When supermarket chain Coles lowered the price of its home brand milk to $1 a litre, their main competitor Woolworths soon followed. This led to a Senate enquiry into milk prices and sparked a furious debate in the media over who was ultimately to fund the cost of the milk ‘price war’. Would it be the big supermarkets, the milk processors, the dairy farmers or would consumers end up covering costs elsewhere?
Far from having the interests of ordinary people in mind, the price cut was merely a shameless attempt by the major supermarkets to increase their share of the market for their in-house brand milk and consolidate the oligopoly they already hold over food distribution.
Coles and Woolworths currently control about three quarters of all supermarkets in Australia. Many commentators have criticised Coles and Woolworths for ‘abusing’ their market power, and have asked why the Australian Competition and Consumer Commission (ACCC) has failed to act. The real question is why are these unelected profit hungry companies allowed to have so much influence over our lives, controlling something as important as food production and distribution?
Most people have welcomed the price cut but want to know who will end up footing the bill. Coles has claimed that they will absorb the cost of the price cut but farmers are asking for how long? It seems that Coles and Woolworths are already attempting to push the cost down the line to milk processors and farmers. It has also been suggested that the big supermarkets are just raising the prices of other goods in order to cover the costs of cut price milk.
Milk processors are claiming that the cut will eat into their profits and they will be forced to “act in a commercial way to leverage a return”. In other words this means they will slash the already low price of milk paid to farmers. The other threat at hand is that processors will shift to cheaper transport and attempt to cut labour costs in order to protect their profit margins. This will only raise the likelihood of more instances of contamination and traffic accidents.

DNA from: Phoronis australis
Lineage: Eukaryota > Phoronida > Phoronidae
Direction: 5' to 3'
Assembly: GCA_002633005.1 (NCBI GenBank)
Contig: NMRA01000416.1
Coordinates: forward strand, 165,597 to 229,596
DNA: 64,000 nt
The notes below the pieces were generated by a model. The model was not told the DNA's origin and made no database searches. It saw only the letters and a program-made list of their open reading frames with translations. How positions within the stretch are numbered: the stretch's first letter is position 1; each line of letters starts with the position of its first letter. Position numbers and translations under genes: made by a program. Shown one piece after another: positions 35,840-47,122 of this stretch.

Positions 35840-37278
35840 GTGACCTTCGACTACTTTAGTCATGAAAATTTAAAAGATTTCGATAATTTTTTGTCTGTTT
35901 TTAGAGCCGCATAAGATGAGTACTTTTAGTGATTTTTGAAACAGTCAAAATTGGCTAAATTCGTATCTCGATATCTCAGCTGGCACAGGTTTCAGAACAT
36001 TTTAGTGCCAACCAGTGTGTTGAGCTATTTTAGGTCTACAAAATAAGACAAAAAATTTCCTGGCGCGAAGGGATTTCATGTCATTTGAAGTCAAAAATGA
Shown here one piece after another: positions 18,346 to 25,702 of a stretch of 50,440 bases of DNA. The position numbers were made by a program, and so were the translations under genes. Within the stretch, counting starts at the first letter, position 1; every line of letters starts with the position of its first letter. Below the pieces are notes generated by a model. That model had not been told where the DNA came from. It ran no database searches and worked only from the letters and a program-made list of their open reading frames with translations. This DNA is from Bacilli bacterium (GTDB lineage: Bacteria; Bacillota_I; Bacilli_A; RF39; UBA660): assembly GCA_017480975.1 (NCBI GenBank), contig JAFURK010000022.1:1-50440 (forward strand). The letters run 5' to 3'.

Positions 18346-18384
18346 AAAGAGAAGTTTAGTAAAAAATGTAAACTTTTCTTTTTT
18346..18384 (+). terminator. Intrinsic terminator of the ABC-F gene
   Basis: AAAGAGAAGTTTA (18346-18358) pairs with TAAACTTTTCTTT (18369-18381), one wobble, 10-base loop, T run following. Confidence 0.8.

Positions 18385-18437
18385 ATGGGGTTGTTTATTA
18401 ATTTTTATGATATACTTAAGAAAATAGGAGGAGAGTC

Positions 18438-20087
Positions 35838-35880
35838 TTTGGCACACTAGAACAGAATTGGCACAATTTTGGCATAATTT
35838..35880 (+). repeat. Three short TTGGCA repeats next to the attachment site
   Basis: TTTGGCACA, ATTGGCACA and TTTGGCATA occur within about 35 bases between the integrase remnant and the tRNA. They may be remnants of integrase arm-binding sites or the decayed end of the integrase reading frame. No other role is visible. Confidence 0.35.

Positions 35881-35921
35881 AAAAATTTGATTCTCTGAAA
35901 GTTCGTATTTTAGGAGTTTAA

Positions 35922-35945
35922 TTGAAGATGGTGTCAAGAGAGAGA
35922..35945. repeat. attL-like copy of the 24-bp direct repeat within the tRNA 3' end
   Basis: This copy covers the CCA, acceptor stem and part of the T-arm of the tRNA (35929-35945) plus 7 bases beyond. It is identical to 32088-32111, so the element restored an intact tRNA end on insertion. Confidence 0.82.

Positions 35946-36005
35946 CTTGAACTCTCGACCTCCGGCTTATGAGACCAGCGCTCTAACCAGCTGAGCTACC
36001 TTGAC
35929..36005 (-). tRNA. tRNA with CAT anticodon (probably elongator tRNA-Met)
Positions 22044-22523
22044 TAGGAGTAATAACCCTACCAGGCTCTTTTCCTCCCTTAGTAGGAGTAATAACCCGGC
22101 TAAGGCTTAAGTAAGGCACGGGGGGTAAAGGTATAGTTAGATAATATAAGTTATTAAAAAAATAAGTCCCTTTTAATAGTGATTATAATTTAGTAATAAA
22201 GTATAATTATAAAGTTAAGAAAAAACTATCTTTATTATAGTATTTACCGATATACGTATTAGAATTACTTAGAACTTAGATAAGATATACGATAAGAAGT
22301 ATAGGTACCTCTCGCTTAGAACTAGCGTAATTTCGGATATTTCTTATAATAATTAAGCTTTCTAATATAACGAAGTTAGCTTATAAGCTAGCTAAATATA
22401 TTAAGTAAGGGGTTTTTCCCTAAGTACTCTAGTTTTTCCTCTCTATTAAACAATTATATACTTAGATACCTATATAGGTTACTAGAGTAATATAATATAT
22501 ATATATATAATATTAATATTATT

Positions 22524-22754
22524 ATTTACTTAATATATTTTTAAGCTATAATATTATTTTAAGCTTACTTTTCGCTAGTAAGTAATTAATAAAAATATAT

The Senate enquiry heard from the Australian Bureau of Agricultural and Resource Economics and Sciences (ABARES). ABARES said that the average price farmers receive for milk in northern NSW and Queensland was 46c a litre. The costs of production when labour and depreciation are factored in actually amounts to 50c a litre! This shows how the big supermarket chains make millions in profits at the expense of smaller producers.
David McKinna, an agricultural consultant, correctly pointed out that supermarkets like Coles “have got the power to do things that governments can’t do. They can do a lot of damage, there’s no doubt about that.” While the ACCC has said it is “too early” to judge the effects of the price war, what this debate has clearly revealed is the archaic nature of food production and distribution in Australia under the profit system.
In a sane society basic necessities like milk and food would be produced on the basis of need not profits. Rather than allowing a few big businesses to dominate, the major food production and distribution enterprises would be publicly owned and democratically controlled. On this basis prices would reflect the actual cost of production and not what the likes of Coles and Woolworths think they can get away with charging.
Last year Coles alone announced profits of $1.6 billion. On the basis of public ownership and the removal of the profit motive food prices across the board could be reduced and the wages of workers and small farmers could be increased dramatically. This would be the best way to ensure that a trip to the supermarket doesn’t produce a massive hole in our hip pockets!
By David Suter